In today's polarized world, it is also important to remember that your employer cannot fire you for having certain political views or engaging in political activities. This means your employer cannot penalize for voting for a certain candidate, choosing to be a member of a certain political party or attending a political rally.
Employees cannot be retaliated against for reporting employers who are engaged in illegal activities. Such employees, also known as whistleblowers, are protected under the law. Here are some of the types of retaliation that may occur, which could then become grounds for a wrongful termination lawsuit.
Reporting illegal activities: If you believe or have evidence to show that your employer violated certain laws or government regulations, you cannot be barred from working with or testifying before a governmental agency that may be investigating or prosecuting your employer. Also, your employer cannot fire you for not participating in such illicit activities.
Harassment or discrimination complaints: It is illegal for employers to fire or penalize employees who complain about or report unlawful discrimination or harassment. When an employer does so, that would be considered wrongful termination. Employees cannot be terminated for reporting such activities to an internal department (human resources or supervisors) or an outside governmental agency such as the Equal Employment Opportunity Commission (EEOC).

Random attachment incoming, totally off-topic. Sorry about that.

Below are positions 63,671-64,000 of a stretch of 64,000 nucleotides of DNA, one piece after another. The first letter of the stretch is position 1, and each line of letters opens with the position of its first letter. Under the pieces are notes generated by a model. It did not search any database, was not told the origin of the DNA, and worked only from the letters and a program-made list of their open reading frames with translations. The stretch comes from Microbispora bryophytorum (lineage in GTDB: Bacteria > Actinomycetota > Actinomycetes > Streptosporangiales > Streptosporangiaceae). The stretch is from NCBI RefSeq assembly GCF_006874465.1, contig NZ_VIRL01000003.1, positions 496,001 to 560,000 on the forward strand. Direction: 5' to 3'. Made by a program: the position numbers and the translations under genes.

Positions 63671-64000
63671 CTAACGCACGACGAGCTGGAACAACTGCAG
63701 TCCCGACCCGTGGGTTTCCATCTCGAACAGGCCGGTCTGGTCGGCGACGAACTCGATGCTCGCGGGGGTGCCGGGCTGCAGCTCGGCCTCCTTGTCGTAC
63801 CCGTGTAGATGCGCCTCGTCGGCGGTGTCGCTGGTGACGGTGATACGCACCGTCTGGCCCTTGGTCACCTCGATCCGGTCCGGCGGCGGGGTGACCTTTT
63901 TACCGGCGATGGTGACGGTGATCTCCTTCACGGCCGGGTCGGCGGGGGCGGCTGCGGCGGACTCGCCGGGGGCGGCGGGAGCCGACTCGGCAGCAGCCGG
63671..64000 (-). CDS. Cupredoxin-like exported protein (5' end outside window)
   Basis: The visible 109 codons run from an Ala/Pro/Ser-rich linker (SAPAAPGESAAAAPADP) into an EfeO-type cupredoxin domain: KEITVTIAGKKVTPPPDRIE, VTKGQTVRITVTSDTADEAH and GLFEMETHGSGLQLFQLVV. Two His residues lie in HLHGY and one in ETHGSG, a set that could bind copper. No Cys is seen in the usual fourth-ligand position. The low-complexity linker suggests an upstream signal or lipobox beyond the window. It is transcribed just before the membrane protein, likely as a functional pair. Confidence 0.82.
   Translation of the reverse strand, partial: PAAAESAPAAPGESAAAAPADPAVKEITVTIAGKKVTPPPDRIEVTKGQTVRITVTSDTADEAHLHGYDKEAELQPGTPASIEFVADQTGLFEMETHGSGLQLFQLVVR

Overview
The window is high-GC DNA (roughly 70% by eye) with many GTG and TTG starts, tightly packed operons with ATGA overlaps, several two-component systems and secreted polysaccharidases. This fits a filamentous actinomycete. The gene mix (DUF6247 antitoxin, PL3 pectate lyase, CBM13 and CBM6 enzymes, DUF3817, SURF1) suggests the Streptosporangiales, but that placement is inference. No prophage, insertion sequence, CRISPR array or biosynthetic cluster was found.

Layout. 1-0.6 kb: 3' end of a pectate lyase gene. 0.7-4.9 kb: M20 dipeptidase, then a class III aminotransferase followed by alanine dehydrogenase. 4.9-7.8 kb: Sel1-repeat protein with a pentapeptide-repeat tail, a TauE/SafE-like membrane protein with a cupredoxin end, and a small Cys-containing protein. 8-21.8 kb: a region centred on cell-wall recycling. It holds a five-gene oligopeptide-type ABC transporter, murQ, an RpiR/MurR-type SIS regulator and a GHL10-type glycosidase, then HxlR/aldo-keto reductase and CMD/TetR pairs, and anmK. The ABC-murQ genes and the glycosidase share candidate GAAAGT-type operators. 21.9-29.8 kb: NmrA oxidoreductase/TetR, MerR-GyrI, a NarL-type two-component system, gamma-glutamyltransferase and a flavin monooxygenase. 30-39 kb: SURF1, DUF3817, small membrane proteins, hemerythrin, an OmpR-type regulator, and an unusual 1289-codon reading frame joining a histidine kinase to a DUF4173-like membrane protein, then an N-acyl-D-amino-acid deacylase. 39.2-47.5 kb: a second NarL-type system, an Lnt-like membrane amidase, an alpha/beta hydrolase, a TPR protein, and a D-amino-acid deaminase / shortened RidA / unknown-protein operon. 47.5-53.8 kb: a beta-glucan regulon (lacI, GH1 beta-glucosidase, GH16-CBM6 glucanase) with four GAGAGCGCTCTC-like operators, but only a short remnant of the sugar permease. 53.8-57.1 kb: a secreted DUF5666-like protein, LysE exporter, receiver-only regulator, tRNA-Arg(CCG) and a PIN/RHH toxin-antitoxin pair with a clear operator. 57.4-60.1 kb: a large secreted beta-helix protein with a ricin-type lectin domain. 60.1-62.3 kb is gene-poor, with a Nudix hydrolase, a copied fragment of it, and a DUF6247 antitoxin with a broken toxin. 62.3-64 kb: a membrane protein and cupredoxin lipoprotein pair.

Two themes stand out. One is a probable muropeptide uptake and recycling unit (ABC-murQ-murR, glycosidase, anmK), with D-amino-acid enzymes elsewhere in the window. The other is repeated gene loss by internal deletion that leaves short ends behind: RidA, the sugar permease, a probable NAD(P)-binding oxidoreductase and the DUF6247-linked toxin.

Unsafe work conditions: Employees also have the right to complain to the Occupational Safety and Health Administration (OSHA) about unsafe workplace conditions. Similarly, employers cannot fire employees for filing a workers' compensation claim stemming from an injury sustained on the job.
Taking protected time off: Your employer cannot fire you for taking protected time off such as sick leave or up to 12 weeks of unpaid family or medical leave per year. Such time off is typically granted for caring for sick family members or when employees themselves are suffering from serious health conditions that make them unable to perform their jobs.
Damages in a Wrongful Termination Lawsuit
You may eligible to receive different types of compensation or relief through a wrongful termination lawsuit including:
Compensatory damages: These are monetary damages to compensate you for unpaid wages or any other harm or losses you may have sustained as a result of your job loss.
Legal costs: Employers who lose a wrongful termination lawsuit are usually required to reimburse the employee's legal costs, which might include cost of expert witnesses, court fees and attorney payments.
Reinstatement: In some cases, the employee may be able to get his or her job back. When this is not possible, the court may award the employee's projected future earnings.
Punitive damages: In some cases, where the employer's actions were particularly egregious, the court may award punitive damages to deter the defendant from committing similar actions in the future or to set an example for other employers.
Los Angeles Wrongful Termination Free Consultation
If you have been wrongfully terminated from your job, the experienced Los Angeles wrongful termination lawyers at Kingsley & Kingsley can help you secure maximum compensation for your losses. Call us at 888-500-8469 for a no-cost, no-obligation consultation and case evaluation.